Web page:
Readers of this Blog, or those who follow me on Twitter or elsewhere, probably know that I've devoted much of my career, and a full length book, to the argument that the Supreme Court is actually not a "Court," as we generally define that term. My essential thesis is that judges, in addition to not taking bribes and not hearing cases involving themselves or their family, must at a bare minimum take prior law seriously and in good faith when deciding cases. A person who resolves a dispute "all things considered" and without any regard for prior positive law would not be a judge but some other kind of governmental official. My view is that the Supreme Court, not being bound by prior law, and usually interpreting vague text and contested history, has over time and as an institution not taken prior legal materials seriously enough or consistently enough to warrant the label "Court."
Needless to say, this thesis has not made me popular among many of my colleagues and others who write about the Supreme Court. They see some truth in my thesis but generally argue I go way too far.
So imagine my surprise (and delight) when I awoke on Thursday morning to read a blog post with the title: "Is The Supreme Court a Court," written by Keith Whittington (a renowned originalist legal scholar at Princeton University), This is how the post begins:
Is the U.S. Supreme Court a court? On the one hand, the answer seems obvious. It says so right in there in the name. Plus, the justices wear those funny robes. Strong evidence, I admit. On the other hand, see every Supreme Court decision involving constitutional law over the past century and a half.... [W]e might think that a key characteristic of a court is that it resolves disputes in accord with some pre-established set of legal rules. It is not clear that the Supreme Court actually does that. The justices have relatively little interest in resolving disputes, and they have little concern for pre-established legal rules.Professor Whittington goes on to argue that Supreme Court justices, for a variety of reasons including that they choose their own docket, usually decide only "hard cases." These are the kinds of disputes where the "answers are unclear," and which "push the boundaries of established legal understandings." The Court has a "steady diet" of these cases, which makes the Justices excellent fodder for political scientists who, Whittington argues,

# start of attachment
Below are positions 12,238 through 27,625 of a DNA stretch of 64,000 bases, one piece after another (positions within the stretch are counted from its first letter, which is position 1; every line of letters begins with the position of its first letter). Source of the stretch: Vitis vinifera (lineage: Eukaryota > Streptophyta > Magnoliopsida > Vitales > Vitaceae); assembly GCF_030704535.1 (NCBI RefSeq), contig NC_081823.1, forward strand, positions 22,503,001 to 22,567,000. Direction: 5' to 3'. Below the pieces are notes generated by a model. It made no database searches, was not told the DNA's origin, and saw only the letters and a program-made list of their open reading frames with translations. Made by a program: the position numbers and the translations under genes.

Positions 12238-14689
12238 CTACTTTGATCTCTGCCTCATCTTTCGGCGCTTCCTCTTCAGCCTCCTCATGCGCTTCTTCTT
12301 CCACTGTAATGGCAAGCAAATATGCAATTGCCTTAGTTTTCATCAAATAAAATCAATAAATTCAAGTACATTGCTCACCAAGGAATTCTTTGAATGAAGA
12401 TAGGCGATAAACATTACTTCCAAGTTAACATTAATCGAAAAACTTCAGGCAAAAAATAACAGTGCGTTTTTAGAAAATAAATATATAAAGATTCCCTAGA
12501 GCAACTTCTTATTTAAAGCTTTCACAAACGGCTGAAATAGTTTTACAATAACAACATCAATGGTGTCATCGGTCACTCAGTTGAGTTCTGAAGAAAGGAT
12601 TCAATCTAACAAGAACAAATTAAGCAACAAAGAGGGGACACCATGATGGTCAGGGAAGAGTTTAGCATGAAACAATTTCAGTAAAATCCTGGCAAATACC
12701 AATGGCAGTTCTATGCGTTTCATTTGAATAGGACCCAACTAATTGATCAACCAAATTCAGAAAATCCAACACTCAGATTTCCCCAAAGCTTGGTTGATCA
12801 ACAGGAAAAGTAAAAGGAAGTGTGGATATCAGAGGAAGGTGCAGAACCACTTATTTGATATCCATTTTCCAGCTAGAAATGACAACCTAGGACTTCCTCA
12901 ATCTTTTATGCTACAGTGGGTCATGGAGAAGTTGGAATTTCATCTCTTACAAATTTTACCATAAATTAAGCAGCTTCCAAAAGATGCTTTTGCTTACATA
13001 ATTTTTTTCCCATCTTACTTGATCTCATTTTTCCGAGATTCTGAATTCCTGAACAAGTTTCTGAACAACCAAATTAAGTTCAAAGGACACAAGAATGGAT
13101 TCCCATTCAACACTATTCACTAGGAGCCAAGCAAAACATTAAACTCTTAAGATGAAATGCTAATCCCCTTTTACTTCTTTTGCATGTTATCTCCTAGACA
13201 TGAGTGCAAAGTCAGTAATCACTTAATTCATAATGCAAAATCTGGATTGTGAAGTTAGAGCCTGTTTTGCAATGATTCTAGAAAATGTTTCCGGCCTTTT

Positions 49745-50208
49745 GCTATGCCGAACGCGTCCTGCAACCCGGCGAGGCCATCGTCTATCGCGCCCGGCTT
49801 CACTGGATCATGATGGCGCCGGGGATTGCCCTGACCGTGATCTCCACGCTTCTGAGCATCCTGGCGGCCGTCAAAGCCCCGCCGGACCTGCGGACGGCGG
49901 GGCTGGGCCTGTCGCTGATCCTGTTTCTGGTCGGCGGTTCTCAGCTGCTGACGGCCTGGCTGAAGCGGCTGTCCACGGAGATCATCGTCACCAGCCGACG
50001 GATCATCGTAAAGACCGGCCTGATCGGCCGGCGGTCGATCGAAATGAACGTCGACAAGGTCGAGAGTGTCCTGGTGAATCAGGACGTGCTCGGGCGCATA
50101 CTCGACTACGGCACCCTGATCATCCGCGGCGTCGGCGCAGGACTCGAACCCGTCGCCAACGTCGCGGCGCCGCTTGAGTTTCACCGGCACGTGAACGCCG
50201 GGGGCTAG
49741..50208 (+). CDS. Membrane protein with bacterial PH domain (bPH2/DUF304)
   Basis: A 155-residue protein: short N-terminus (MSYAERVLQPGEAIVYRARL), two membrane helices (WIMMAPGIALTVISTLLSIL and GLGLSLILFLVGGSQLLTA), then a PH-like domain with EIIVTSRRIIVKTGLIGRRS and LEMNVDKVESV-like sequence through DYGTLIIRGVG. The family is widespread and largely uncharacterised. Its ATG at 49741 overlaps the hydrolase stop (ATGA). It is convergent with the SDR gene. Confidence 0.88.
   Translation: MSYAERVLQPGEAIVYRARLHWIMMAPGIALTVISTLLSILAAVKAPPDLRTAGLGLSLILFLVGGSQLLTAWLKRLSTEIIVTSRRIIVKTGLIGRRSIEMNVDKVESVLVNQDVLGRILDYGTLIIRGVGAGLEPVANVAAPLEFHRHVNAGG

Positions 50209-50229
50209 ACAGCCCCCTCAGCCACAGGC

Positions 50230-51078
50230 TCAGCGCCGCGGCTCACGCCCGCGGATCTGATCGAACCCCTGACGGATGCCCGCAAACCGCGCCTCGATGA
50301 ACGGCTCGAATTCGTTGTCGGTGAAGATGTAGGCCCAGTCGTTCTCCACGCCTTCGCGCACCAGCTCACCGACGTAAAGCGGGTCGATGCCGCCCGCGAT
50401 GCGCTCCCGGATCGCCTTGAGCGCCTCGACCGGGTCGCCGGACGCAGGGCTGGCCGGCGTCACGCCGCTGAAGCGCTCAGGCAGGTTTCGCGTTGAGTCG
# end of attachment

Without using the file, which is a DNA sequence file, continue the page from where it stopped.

love the Supreme Court [because] the justices display lots of behavior that looks like the exercise of policy-driven discretion. (Of course, the justices also benefit from occupying the court of last resort in the United States, which means that even apparently easy cases can be made hard by rendering the established legal rules no longer operative).It doesn't have to be this way, Whittington says, because the justices could decide to hear more cases involving legal errors than nationally important policy disputes. But the justices "prefer to spend their time on the hard cases, where there are no clear legal answers. In those cases, the justices get to create legal answers.... These cases are chosen ... because they are useful vehicles by which the justices can make new law."
Whittington also mentions that there was a time long ago when the justices didn't write dissenting and concurring opinions like they do now, which also leads to more of a policy-making than dispute-resolution role. Whittington concludes that the justices think
it is the job of the Supreme Court to announce new law. The law does not truly exist until the justices say what it is. The Court does not engage in the judicial task of resolving disputes in accord with some pre-existing set of legal rules; it engages in a somewhat different task of issuing legal pronouncements that other courts will then use to resolve disputes. There are other bodies within our political system that perform that task as well. They are called legislatures.I have a few quibbles with Whittington's post. I don't agree that the Court acts like a legislature because the justices cannot usually reach out and decide issues not brought before them (Citizens United, notwithstanding) and because the justices have life tenure and don't have to stand for re-election. Nor do I think the practice of writing separate opinions is as important as Whittington does. But where he and I appear to be in complete agreement, is that the justices view their role more often than judges should as setting national policy on hotly contested issues on an all-things considered basis (the justices would of course not accept that description).
I think the justices understand quite well that the cases they take and the decisions they issue do appear to many to be more legislative than judicial, which is why they go to such great lengths to pretend that text, history and/or prior case law support their decisions. But, of course, as I wrote in my book, that is the greatest myth of all.